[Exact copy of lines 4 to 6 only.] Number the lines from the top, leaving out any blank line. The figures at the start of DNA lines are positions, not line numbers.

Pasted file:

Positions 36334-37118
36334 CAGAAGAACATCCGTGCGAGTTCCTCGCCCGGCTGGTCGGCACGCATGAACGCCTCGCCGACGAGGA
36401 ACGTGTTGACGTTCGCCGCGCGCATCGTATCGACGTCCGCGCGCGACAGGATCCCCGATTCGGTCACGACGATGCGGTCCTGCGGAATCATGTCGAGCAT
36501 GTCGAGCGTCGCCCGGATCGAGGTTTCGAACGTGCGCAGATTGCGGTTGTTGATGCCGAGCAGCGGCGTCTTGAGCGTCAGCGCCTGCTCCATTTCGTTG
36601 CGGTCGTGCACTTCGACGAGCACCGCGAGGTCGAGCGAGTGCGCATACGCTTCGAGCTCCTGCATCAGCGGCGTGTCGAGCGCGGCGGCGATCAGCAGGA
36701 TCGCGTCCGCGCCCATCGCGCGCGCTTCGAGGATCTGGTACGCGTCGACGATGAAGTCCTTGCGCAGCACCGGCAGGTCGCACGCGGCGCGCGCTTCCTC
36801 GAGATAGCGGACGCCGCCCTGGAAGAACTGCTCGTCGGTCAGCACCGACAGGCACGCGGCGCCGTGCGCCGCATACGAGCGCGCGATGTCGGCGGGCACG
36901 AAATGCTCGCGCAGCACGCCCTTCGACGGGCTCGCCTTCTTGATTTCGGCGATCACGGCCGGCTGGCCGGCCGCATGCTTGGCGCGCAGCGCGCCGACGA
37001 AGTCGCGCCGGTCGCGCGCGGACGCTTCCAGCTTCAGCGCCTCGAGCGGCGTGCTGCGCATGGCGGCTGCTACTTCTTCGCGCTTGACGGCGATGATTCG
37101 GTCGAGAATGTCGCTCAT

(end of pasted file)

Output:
36501 GTCGAGCGTCGCCCGGATCGAGGTTTCGAACGTGCGCAGATTGCGGTTGTTGATGCCGAGCAGCGGCGTCTTGAGCGTCAGCGCCTGCTCCATTTCGTTG
36601 CGGTCGTGCACTTCGACGAGCACCGCGAGGTCGAGCGAGTGCGCATACGCTTCGAGCTCCTGCATCAGCGGCGTGTCGAGCGCGGCGGCGATCAGCAGGA
36701 TCGCGTCCGCGCCCATCGCGCGCGCTTCGAGGATCTGGTACGCGTCGACGATGAAGTCCTTGCGCAGCACCGGCAGGTCGCACGCGGCGCGCGCTTCCTC